Robertson v. Robertson

Annotate this Case

593 So. 2d 491 (1991)

Joan T. ROBERTSON, Petitioner, v. David L. ROBERTSON, Respondent.

No. 77236.

Supreme Court of Florida.

December 5, 1991.

Rehearing Denied March 9, 1992.

*492 William G. Crawford, Jr. of McDonald & Crawford, P.A., Fort Lauderdale, for petitioner.

Alan R. Burton of Burton & Burton, Fort Lauderdale, for respondent.

PER CURIAM.

We review Robertson v. Robertson, 569 So. 2d 852 (Fla. 4th DCA 1990), because of its conflict with Straley v. Frank, 15 F.L.W. 2564 (Fla. 2d DCA Oct. 11, 1990). We have jurisdiction under article V, section 3(b)(3) of the Florida Constitution.

The dispute in this dissolution proceeding concerns the disposition of the marital home. The home was bought with the husband's money within three months after the parties were married in 1985. Title to the home was taken as tenants by the entireties. The husband testified that he did not intend to make a gift to the wife of any interest in the property. The wife assumed that the home would be owned by both of them but admitted that there was no specific discussion between them on the subject. She testified that her husband told the real estate broker that title to the property should be in both names.

The final judgment of dissolution stated in pertinent part:

The Petitioner, DAVID L. ROBERTSON, claims a special equity in the marital residence and furnishings located at 5555 Bayview Drive, Fort Lauderdale, Florida. The Petitioner shows that he purchased the marital home with his pre-marriage funds, however, the Court finds that the Petitioner created a gift to the Respondent of the described marital residence and the furnishings. The greater weight of the evidence supports the finding of an intended and completed gift of the marital residence and furnishings. The Deposit Receipt and Contract for Sale and Purchase of said marital residence, Respondent's Exhibit No. 1, shows that both parties signed and both parties' names appeared on the Purchase-Sale Agreement. Further, both the Petitioner, DAVID L. ROBERTSON, and the Respondent, JOAN T. ROBERTSON, his wife, appeared as the named grantees on the Warranty Deed, Respondent's Exhibit No. 2. In his Last Will and Testament, DAVID LEE ROBERTSON, SR., provided as follows: "Jointly owned properties shall remain the property of my wife, JOAN T. ROBERTSON" The marital residence appears to be the only jointly owned real estate that the parties ever owned, so it appears that the Petitioner's intent that this jointly owned and titled marital residence was to remain the property of JOAN T. ROBERTSON. Further, the evidence does not show any other intention but that of joint ownership of the marital residence until the Petitioner filed for a dissolution of the marriage and then asserted a special equity. *493 The Court finds that the described marital residence and furnishings is joint property of the parties.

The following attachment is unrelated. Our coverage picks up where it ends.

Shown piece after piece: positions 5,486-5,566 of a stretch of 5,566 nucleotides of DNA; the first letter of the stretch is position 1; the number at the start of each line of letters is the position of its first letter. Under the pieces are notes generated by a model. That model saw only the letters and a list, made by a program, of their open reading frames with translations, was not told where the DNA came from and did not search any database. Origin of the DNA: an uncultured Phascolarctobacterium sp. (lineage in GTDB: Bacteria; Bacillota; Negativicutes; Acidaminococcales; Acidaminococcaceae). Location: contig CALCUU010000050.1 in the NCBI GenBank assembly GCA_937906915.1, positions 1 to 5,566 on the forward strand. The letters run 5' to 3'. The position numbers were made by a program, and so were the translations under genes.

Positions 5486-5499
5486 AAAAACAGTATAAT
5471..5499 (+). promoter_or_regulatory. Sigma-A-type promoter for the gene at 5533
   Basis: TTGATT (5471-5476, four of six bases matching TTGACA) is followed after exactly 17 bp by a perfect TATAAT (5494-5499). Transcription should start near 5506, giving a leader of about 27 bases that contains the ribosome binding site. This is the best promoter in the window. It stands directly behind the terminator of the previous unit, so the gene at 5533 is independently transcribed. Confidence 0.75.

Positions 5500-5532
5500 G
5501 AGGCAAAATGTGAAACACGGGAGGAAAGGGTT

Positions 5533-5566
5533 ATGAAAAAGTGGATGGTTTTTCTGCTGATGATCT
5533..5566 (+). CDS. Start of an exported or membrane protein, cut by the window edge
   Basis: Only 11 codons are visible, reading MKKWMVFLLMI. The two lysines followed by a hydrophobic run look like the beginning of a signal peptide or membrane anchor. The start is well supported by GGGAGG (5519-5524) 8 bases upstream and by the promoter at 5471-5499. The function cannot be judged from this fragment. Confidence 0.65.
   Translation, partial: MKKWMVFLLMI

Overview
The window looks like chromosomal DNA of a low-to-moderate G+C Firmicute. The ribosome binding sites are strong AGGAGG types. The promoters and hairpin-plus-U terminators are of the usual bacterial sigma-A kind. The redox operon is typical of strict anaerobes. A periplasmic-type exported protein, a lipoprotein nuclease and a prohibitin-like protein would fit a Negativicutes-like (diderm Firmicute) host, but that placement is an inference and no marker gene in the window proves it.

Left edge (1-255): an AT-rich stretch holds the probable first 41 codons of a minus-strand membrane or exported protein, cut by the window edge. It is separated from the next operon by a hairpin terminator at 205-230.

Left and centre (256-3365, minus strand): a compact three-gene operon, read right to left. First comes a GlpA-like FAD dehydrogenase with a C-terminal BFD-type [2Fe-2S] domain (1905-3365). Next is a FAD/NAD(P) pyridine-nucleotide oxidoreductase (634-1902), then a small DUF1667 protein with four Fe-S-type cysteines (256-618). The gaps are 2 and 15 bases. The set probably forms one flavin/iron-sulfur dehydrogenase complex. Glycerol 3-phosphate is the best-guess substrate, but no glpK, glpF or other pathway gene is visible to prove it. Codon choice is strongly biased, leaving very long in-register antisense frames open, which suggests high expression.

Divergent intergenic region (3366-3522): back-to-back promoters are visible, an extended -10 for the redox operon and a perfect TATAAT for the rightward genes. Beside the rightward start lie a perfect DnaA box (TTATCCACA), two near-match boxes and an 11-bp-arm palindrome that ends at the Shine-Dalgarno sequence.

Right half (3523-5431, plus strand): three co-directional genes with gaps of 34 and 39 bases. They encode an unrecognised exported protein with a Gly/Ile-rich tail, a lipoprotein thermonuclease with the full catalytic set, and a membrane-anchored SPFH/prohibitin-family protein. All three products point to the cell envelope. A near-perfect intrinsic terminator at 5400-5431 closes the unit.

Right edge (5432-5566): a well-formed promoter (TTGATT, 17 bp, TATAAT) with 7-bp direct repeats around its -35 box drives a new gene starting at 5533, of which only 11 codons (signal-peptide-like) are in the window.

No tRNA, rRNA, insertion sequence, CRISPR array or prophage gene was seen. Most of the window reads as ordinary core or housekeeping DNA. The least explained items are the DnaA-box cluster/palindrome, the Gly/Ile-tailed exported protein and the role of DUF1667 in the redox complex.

The district court of appeal reversed that portion of the judgment which denied the husband a special equity in the marital home. Citing Ball v. Ball, 335 So. 2d 5 (Fla. 1976), the court stated that because the home was purchased with the husband's money, the wife had the burden of proving that the husband intended to make a gift to the wife. The court held that the record failed to reflect that the wife proved the husband's donative intent at the time the home was jointly titled.

In Ball, this Court said:

[W]e hold that a special equity is created by an unrebutted showing, as was developed here, that all of the consideration for property held as tenants by the entireties was supplied by one spouse from a source clearly unconnected with the marital relationship. In these cases the property should be awarded to that spouse, as if the tenancy were created solely for survivorship purposes during coverture, in the absence of contradictory evidence that a gift was intended.

335 So. 2d at 7 (footnote omitted).

An issue similar to that presented in the instant case arose in Straley v. Frank, 15 F.L.W. 2564 (Fla. 2d DCA Oct. 11, 1990). In that case, judges of the Fifth District Court of Appeal, sitting as the Second District Court of Appeal, stated:

Further, we note that section 61.075(3)(a)5 specifically provides: All real property held by the parties as tenants by the entireties, whether acquired prior to or during the marriage, shall be presumed to be a marital asset. If, in any case, a party makes a claim to the contrary, the burden of proof shall be on the party asserting the claim for a special equity. This section appears to undo the "no gift" presumption evolved by Ball v. Ball, 335 So. 2d 5 (Fla. 1976); and returns the state of Florida's law on this point back to where it was in Davis v. Davis, 282 So. 2d 655 (Fla. 4th DCA 1973) and Tiffany v. Tiffany, 305 So. 2d 798 (Fla. 4th DCA 1975). Under this statute, the donor spouse has the burden of proving no gift was intended. We easily conclude that Mark failed to carry the burden of proof on this issue.